Privatization as Money Laundering, Part 2

Yesterday I addressed a specific example of how “privatizing” a public resource can be compared to money laundering. Today I’ll try to address the more general case. First, I’ll offer another crime-oriented analogy. Searching for “faux privatization” rapidly led me to some old friends over at Mutualist Blog, who in turn pointed me toward Brad Spangler. I’m sure there are areas where we’d all disagree, but I do think this comparison is apt.

Let’s postulate two sorts of robbery scenarios.

In one, a lone robber points a gun at you and takes your cash. All libertarians would recognize this as a micro-example of any kind of government at work, resembling most closely State Socialism.

In the second, depicting State Capitalism, one robber (the literal apparatus of government) keeps you covered with a pistol while the second (representing State-allied corporations) just holds the bag that you have to drop your wristwatch, wallet and car keys in. To say that your interaction with the bagman was a “voluntary transaction” is an absurdity. Such nonsense should be condemned by all libertarians. Both gunman and bagman together are the true State.

Both gunman and bagman together are the true State. Keep that in mind as we consider the general case of taking some function that the government provides directly and outsourcing it to the so-called private sector. The first thing we might notice is that the potential for fraud remains unchanged. Either way, someone might take the government’s – actually the taxpayers’ – money and use it for something besides its intended purpose. Let’s take fraud out of the equation, then, and consider what might be different when something’s privatized. This time, Exhibit A is corruption. The recipients of small individual grants from the government cannot use them to make a bribe that matters; the per-person amount is too small, and collusion might be anywhere from difficult to impossible. However, the recipient of a multi-million-dollar contract to provide that service darn sure can turn a fraction into a bribe that will turn even a legislator’s or cabinet member’s head – let alone that of some flunky in a procurement agency. This leads to the spectre of competition – supposedly the raison d’etre for privatization – being notably absent from the privatization process. Even if the competition isn’t effectively bought instead of being awarded on merit, all competition effectively stops the moment the contract is awarded . . . but wait, that’s my next point.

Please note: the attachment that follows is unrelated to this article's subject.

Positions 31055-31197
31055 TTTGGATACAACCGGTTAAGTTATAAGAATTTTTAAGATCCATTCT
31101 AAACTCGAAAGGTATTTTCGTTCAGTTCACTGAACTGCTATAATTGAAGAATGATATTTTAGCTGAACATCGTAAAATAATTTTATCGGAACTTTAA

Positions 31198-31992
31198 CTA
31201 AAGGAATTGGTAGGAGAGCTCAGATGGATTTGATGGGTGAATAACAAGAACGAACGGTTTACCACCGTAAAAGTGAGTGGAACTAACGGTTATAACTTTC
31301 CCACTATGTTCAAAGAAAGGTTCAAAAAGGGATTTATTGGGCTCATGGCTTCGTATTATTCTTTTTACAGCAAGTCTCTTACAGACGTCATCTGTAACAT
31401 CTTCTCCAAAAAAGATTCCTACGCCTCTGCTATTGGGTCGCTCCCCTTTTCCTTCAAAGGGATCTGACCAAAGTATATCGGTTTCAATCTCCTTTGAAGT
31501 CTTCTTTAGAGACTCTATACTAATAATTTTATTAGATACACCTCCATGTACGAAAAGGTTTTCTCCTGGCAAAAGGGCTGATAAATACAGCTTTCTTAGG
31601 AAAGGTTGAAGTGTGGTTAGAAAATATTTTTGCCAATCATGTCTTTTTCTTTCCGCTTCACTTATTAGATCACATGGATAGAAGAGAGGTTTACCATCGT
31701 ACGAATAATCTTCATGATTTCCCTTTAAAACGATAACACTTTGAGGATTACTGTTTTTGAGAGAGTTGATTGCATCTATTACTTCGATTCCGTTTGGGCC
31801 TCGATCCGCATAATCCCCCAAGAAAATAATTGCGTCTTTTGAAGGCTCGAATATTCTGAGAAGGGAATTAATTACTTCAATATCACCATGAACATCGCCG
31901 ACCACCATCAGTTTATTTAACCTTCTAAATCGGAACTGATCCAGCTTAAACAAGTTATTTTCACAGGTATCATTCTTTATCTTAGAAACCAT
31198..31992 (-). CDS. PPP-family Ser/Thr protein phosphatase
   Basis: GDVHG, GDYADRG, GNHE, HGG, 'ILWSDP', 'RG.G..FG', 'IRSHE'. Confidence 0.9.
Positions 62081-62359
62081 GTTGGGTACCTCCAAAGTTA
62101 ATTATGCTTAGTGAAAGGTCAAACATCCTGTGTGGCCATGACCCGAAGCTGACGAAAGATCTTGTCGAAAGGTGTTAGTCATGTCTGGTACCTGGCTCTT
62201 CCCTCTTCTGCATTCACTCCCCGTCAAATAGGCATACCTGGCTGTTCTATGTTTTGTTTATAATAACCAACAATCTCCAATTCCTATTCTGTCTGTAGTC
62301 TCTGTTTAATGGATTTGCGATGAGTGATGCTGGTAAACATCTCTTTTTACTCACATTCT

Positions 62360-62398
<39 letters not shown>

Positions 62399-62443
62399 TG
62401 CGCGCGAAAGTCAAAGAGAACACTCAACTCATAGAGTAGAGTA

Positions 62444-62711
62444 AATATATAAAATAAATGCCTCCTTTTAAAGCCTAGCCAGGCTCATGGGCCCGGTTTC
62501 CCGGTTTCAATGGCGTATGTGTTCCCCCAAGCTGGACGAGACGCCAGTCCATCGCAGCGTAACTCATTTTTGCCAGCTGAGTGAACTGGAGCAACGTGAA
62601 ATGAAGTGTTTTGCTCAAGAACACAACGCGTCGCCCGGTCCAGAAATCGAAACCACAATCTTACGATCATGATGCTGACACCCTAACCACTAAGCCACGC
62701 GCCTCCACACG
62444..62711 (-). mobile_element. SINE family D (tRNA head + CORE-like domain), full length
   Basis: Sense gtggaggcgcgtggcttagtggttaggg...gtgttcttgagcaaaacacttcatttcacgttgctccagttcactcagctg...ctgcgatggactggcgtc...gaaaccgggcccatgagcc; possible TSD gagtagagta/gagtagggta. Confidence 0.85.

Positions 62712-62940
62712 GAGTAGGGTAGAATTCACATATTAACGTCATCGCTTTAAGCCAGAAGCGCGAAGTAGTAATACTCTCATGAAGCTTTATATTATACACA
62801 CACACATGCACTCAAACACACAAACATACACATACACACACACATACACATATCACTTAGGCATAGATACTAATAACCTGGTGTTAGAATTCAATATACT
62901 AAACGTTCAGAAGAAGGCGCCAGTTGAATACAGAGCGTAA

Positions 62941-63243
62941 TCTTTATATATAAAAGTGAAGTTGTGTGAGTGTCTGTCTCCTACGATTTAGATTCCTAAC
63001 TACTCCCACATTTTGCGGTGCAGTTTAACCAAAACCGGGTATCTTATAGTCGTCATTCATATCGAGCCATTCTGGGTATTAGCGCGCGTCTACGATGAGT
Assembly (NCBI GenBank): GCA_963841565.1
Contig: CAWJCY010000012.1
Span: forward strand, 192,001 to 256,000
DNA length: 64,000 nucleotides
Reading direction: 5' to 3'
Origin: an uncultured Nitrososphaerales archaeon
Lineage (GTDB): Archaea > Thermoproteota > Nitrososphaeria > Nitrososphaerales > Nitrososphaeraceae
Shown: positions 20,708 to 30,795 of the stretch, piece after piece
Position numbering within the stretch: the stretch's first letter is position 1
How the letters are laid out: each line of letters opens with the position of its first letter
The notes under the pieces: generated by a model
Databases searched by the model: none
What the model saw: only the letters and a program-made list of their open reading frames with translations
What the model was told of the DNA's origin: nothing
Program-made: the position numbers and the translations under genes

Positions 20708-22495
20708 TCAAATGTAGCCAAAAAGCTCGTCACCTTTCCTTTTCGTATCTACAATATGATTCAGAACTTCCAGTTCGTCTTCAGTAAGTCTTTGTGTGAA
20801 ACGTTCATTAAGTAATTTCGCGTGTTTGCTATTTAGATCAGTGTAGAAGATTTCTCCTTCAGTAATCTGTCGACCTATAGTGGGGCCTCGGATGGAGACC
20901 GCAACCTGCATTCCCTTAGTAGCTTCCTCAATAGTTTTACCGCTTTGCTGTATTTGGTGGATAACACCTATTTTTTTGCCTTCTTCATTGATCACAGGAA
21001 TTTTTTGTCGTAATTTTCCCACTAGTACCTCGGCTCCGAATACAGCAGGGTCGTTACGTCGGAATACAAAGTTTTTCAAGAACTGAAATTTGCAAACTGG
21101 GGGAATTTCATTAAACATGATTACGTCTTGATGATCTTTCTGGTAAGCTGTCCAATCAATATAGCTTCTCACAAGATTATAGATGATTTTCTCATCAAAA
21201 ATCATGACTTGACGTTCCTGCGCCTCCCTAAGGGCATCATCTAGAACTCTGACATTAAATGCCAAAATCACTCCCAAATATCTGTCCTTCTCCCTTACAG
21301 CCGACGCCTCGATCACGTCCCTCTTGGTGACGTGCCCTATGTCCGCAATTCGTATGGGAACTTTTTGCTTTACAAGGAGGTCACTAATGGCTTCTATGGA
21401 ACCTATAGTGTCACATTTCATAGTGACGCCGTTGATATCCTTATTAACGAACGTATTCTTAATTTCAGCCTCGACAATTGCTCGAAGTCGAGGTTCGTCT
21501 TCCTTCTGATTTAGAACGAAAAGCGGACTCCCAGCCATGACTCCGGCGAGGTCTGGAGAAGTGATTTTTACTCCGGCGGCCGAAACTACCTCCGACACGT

My next point is that the incentives are all different, and not in a good way. With individual grants or provision of service directly from the government, e.g. for healthcare or education, the administrators have a very strong incentive to root out fraud and inefficiency. It’s often how their job performance is measured, and how their prospects for promotion are determined. Once the service is privatized, though, that picture changes. Now there’s an incentive for the government administrators to vindicate both the choice to privatize and the choice of contractor. That means sweeping fraud and inefficiency under the rug. Meanwhile, the contractor has a strong incentive to deny services to those who need them. Now every such denial translates not into some unmeasurable improvement in a performance review but into cold hard cash. This is usually portrayed as an improvement in efficiency, but it’s not true efficiency. Efficiency is outputs over inputs, and decreasing outputs does not increase efficiency. This is a purely financial kind of efficiency, and more efficient transport of taxpayer dollars into contractor pockets is not a good thing. The last perverse incentive involved here is the political one. At the political level, i.e. the level of the people writing the procurers’ performance reviews and potentially offering them patronage jobs at the World Bank or some such, the appearance – not the reality – of smaller government is important. Size of government is often measured by comparing the relevant government’s budget to national GDP, so what happens when government functions are outsourced? The government budget remains unchanged; they’re still paying for this out of citizens’ taxes. However, now the same money is counted again as income for the contractor and thus as part of GDP. That’s right, GDP went up even though no new value was created, because of the double-counting. (I think it’s sick that GDP counts non-value-creating transactions, including many other kinds besides this one, but that’s a whole other post in the making.) More importantly, as GDP goes up, federal budget as a percentage of GDP goes down. That’s insignificant for a single program, but add it up over many programs ranging from millions to billions and you get something that the WSJ editorial page will compliantly point to as evidence of shrinking government and a correspondingly improved economy.